zero- iqanda (

one- kunye

two- kubili

three- kuthathu

four- kune

five- isihlanu

six- isithupha


eight- isishiyagalombili

nine- isishiyagalolunye

ten- ishumi

eleven- ishumi nanye

twelve- ishumi nambili

thirteen-ishumi nantathu

fourteen- ishumi nane

fifteen- ishumi nesihlanu

sixteen- ishumi nesithupha

seventeen- ishumi nesikhombisa

eighteen- ishumi nesishiyagalombili

nineteen- ishumi nesishiyagalolunye

twenty- amashumi amabili

twenty-one amashumi amabili nanye

twenty-two amashumi amabili nambili

twenty-three amashumi amabili nantathu

twenty-four amashumi amabili nane

twenty-five- amashumi amabili nesihlanu

twenty-six amashumi amabili nesithupha

twenty-seven- amashumi amabili nesikhombisa

twenty-eight amashumi amabili nesishiyagalombili

twenty-nine- amashumi amabili nesishiyagalolunye

thirty- amashumi amathathu

forty- amashumi amane

fifty- amashumi amahlanu

sixty- amashumi ayisithupha

seventy- amashumi ayisikhombisa

eighty- amashumi ayisishiyagalombili

ninety- amashumi ayisishiyagalolunye

hundred- ikhulu

hundred and one- ikhulu nanye

hundred and two ikhulu nambili

two hundred- amakhulu amabili

three hundred- amakhulu amathathu

four hundred- amakhulu amane

five hundred- amakhulu amahlanu

six hundred- amakhulu ayisithupha

seven hundred- amakhulu ayisikhombisa

eight hundred- amakhulu ayisishiyagalombili

nine hundred- amakhulu ayisishiyagalolunye

thousand- inkulungwane

two thousand- izinkulungwane ezimbili

three thousand- izinkulungwane ezintathu

four thousand- izinkulungwane ezine

five thousand- izinkulungwane ezinhlanu

six thousand- izinkulungwane eziyisithupha

seven thousand- izinkulungwane eziyisikhombisa

eight thousand- izinkulungwane eziyisishiyagalombili

nine thousand- izinkulungwane eziyisishiyagalolunye

ten thousand- izinkulungwane eziyishumi

eleven thousand- izinkulungwane eziyishumi ezinanye

twelve thousand- izinkulungwane eziyishumi ezimbili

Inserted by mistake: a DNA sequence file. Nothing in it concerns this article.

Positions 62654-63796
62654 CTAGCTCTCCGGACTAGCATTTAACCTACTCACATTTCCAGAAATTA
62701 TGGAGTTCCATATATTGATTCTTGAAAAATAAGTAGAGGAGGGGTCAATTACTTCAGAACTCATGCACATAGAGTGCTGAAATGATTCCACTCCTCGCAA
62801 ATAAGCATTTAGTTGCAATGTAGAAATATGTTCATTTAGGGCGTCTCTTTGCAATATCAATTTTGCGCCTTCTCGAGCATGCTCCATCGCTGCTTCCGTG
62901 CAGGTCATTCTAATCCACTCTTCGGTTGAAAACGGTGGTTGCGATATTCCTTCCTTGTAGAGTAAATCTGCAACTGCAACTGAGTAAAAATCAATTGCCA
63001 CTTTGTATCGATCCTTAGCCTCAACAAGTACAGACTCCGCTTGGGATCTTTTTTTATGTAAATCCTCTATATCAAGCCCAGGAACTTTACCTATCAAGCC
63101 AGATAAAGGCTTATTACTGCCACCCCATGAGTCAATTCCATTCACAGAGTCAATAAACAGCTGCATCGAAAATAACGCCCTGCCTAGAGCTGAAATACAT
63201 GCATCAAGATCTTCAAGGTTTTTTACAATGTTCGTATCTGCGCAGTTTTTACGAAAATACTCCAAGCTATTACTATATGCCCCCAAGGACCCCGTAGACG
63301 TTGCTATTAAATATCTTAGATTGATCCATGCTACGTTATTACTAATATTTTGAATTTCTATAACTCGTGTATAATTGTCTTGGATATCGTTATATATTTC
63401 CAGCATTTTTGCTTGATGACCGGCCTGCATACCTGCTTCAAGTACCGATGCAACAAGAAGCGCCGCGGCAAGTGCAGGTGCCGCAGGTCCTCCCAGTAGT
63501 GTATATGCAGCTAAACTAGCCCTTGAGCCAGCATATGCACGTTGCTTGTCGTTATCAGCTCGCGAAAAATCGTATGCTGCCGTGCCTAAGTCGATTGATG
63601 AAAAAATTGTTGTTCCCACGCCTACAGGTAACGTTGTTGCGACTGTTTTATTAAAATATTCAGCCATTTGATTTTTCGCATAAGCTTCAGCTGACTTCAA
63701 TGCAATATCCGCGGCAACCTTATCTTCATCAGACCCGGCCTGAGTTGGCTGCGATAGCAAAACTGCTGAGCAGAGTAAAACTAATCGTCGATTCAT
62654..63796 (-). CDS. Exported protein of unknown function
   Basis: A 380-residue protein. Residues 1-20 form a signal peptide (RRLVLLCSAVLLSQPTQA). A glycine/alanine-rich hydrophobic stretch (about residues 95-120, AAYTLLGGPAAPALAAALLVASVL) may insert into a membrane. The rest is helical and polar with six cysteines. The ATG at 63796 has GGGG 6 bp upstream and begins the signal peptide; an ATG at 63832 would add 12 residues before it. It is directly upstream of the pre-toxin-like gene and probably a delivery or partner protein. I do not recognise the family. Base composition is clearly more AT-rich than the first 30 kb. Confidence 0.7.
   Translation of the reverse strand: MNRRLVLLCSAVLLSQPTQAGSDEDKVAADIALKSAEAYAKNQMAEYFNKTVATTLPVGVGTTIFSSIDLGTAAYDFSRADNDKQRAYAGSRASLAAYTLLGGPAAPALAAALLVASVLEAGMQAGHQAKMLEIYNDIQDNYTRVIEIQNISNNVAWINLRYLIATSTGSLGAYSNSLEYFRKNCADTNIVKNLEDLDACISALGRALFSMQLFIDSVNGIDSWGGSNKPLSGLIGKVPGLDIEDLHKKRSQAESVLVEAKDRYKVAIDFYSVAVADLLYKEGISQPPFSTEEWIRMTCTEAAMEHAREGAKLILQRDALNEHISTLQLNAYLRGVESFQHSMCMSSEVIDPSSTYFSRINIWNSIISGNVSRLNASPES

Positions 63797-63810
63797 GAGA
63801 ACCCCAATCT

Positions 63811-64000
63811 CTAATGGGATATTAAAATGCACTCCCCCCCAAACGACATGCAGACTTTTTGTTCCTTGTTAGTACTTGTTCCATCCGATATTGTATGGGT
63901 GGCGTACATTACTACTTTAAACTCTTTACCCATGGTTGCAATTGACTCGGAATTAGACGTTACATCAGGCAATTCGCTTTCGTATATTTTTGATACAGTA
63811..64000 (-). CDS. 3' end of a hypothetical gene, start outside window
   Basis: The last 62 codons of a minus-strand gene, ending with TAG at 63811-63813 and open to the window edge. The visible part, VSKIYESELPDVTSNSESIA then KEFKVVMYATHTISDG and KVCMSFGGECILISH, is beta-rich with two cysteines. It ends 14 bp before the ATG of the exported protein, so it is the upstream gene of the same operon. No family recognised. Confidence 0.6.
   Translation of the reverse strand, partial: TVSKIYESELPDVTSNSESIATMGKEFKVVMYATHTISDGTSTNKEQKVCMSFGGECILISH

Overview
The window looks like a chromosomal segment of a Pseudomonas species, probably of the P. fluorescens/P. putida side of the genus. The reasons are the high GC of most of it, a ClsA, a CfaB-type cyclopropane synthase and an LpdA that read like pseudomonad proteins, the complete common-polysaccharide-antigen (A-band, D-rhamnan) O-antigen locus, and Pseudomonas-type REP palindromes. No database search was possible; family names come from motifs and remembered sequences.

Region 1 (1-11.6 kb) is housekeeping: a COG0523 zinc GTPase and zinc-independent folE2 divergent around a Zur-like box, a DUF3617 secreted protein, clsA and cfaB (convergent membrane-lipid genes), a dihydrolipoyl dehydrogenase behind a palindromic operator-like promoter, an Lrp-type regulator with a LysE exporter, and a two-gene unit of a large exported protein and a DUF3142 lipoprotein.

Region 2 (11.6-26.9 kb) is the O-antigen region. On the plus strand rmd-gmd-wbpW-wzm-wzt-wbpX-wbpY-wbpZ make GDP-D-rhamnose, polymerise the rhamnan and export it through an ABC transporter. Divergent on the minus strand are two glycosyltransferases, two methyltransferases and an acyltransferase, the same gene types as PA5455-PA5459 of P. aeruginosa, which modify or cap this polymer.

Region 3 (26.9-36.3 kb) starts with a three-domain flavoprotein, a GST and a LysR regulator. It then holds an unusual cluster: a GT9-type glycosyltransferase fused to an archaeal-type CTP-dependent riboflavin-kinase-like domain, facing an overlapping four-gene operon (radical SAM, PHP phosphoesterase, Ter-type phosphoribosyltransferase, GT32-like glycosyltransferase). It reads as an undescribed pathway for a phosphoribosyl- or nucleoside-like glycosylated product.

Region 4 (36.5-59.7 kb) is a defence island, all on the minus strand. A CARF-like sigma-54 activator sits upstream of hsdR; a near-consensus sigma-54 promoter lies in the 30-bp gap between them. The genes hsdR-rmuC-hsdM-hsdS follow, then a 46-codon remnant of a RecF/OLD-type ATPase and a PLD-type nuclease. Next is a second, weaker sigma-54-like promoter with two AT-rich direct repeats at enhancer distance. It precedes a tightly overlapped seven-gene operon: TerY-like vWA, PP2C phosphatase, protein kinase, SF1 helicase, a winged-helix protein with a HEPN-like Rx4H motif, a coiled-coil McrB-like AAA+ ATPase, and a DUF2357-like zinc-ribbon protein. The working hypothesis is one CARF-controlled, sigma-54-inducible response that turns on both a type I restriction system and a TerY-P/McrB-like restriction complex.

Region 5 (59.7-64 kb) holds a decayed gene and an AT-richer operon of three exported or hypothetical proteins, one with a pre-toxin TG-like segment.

thirteen thousand- izinkulungwane eziyishumi ezintathu

fourteen thousand- izinkulungwane eziyishumi ezine

fifteen thousand- izinkulungwane eziyishumi ezinhlanu

sixteen thousand- izinkulungwane eziyishumi eziyisithupha

seventeen thousand- izinkulungwane eziyishumi eziyisikhombisa

eighteen thousand- izinkulungwane eziyishumi eziyisishiyagalombili

nineteen thousand- izinkulungwane eziyishumi eziyisishiyagalolunye

twenty thousand- izinkulungwane eziamashumi eziamabili

thirty thousand- izinkulungwane eziamashumi eziamathathu

forty thousand- izinkulungwane eziamashumi eziamane

fifty thousand- izinkulungwane eziamashumi eziamahlanu

sixty thousand- izinkulungwane eziamashumi eziamathupha
seventy thousand- izinkulungwane eziamashumi eziamakhombisa

eighty thousand- izinkulungwane eziamashumi eziamaisishiyagalombili

ninety thousand- izinkulungwane eziamashumi eziamaisishiyagalolunye

hundred thousand- izinkulungwane eziyikhulu

two hundred thousand- izinkulungwane eziamakhulu eziamabili

three hundred thousand- izinkulungwane eziamakhulu eziamathathu

four hundred thousand- izinkulungwane eziamakhulu eziamane

five hundred thousand- izinkulungwane eziamakhulu eziamahlanu

six hundred thousand- izinkulungwane eziamakhulu eziamathupha

seven hundred thousand- izinkulungwane eziamakhulu eziamakhombisa

eight hundred thousand izinkulungwane eziamakhulu eziamaisishiyagalombili

nine hundred thousand- izinkulungwane eziamakhulu eziamaisishiyagalolunye

million- isigidi


Clock time



Monday- uMsombuluko Tuesday- uLwesibili Wednesday- uLwesithathu Thursday- uLwesine Friday- uLwesihlanu Saturday- uMgqibelo Sunday- iSonto


Writing time and date


Blue - luhlaza okwesibhakabhaka orange- i-orenji purple- iPhephuli green- luhlaza gray- mpunga brown-nsundu black- mnyama white- mhlophe


car- imoto(amamoto, plural) bus- ibhasi(amabhasi) ship-umkhumbhi, (imikhumbhi) plane- indiza/ibhanoyi(izindiza, amabhanoyi) motorcycle- ithukathuka(amathukathuka) train- isitimela(izitimela)

Bus and train

   (ibhasi)  (isitimela) 






iphoyisa (amaphoyisa) police

This article is an outline and needs more content. It has a template, but there is not enough information present. Please plunge forward and help it grow!


Up to date as of January 15, 2010

Definition from Wiktionary, a free dictionary

See also zulu, zulú, and zulù



Wikipedia has an article on:



From Zulu


  • enPR: zo͞o'lo͞o, IPA: /ˈzuːluː/, SAMPA: /"zu:lu:/


Zulu (not comparable)


not comparable

none (absolute)

  1. Pertaining to the Zulu people, culture, or language.





Zulu (plural Zulus)

  1. An individual member of the Zulu people.
  2. The letter Z in the ICAO spelling alphabet
  3. A designation for time along the prime meridian; UTC; Zulu time.
    • Noon MST is 19:00 Zulu.


Proper noun




  1. An African ethnic group living mainly in the KwaZulu-Natal Province in eastern South Africa.
  2. The language of these people, a Bantu language; isiZulu.



The translations below need to be checked and inserted above into the appropriate translation tables, removing any numbers. Numbers do not necessarily match those in definitions. See instructions at Help:How to check translations.

See also

External links


Up to date as of January 23, 2010

From Wikibooks, the open-content textbooks collection

ZuluWarriors adj.jpg
A group of Zulu warriors, with a few Whites in the background.
Flag of South Africa Zulu ~ English
Learning the Zulu Language